BHO

Cecil Papers: January 1580

Pages 304-311

Calendar of the Cecil Papers in Hatfield House: Volume 2, 1572-1582. Originally published by Her Majesty's Stationery Office, London, 1888.

This free content was digitised by double rekeying and sponsored by the Arts and Humanities Research Council. All rights reserved.

Citation:

January 1580

807. Thomas Earl of Ormonde to the Queen.
1579/80, Jan. 6. I am forced to let your Highness know that those wants, which at my first entering into your service here I wrote of, are not as yet supplied, being these : victuals for your soldiers, great ordnance, and shot for battery; and how barely I was furnished of money to supply the wants of your army under my charge, I refer to your governor. If I had had victual, I could have placed the Captains under my charge and myself in their chief “strengths,” so as we should daily have annoyed them, and having ordnance with necessary furniture (as I was promised), I dare say they had not enjoyed one of their castles at this day. All the victual I have received has been but four days' bread, without flesh, fish, or any other provision, and what shift I made, to keep some of the army abroad with me in your service, one and twenty days, is to be known. In which time we burned and spoiled a great part of the Earl of Desmond's lands, and all John of Desmond's lands, with the Seneschal of Imokillyes, whose brother, with some of his men, was slain by some of my company that day, and himself hurt escaped by his horse. I took pledges of all the lords and gentlemen in the County of Cork that were doubted of, warded Cork, and Kinsale, which was most untruly informed to have been taken and burned by the rebels. At my return I was forced to place my companies in garrisons within mine own rule in Tipperary, for there was no victual of your Majesty's for them. I have sent 5 letters—signed and directed from the Earl of Desmond and his bad brethren, procuring loose people to rebellion—which I intercepted, by which your Majesty may perceive his unnatural and traitorous disposition, with an abstract, drawn out of the examination of the Mayor of Youghal and others of that town, by which their treachery plainly appears. I took and committed them till they may have their due deserts.—Dublin, 6 January 1579.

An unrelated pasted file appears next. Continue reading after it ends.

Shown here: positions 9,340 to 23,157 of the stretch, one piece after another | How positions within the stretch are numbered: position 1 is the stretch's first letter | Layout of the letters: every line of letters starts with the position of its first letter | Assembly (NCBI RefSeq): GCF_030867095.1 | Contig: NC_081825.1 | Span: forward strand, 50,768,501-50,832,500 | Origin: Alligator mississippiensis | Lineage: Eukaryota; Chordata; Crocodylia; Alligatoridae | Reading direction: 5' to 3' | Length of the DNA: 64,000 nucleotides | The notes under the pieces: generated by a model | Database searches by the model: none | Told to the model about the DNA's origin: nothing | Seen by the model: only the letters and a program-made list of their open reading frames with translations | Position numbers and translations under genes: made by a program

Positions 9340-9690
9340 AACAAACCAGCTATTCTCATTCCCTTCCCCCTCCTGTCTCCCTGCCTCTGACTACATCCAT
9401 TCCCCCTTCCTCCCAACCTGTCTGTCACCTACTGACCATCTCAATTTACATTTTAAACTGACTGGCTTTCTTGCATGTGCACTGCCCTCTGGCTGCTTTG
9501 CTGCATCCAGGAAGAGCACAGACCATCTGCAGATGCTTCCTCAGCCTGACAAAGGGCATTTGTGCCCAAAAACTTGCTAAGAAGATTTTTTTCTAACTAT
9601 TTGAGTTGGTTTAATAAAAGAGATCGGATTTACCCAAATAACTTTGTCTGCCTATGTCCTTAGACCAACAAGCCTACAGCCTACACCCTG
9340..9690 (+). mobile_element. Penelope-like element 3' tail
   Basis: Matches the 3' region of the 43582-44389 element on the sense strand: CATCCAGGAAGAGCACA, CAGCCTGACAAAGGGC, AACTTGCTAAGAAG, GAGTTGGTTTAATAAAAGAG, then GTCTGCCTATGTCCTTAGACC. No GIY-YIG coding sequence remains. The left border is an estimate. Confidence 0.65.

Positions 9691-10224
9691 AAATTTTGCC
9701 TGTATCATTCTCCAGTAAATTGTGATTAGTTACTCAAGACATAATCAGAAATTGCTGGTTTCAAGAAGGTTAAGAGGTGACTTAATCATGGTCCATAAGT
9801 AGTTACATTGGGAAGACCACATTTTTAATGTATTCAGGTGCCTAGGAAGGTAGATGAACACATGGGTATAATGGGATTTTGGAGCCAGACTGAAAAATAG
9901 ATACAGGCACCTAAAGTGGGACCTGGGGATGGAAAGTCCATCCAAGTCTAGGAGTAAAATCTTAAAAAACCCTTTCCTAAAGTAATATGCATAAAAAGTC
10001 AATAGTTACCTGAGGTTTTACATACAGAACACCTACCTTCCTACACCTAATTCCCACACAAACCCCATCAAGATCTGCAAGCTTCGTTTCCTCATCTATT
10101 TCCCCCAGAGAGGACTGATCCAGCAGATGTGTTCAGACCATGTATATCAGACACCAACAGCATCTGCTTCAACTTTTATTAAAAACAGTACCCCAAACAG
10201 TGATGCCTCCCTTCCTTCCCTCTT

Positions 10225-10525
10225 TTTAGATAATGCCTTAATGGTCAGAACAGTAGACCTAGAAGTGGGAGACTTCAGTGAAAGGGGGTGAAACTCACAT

2 pp.
808. Simier to the Queen.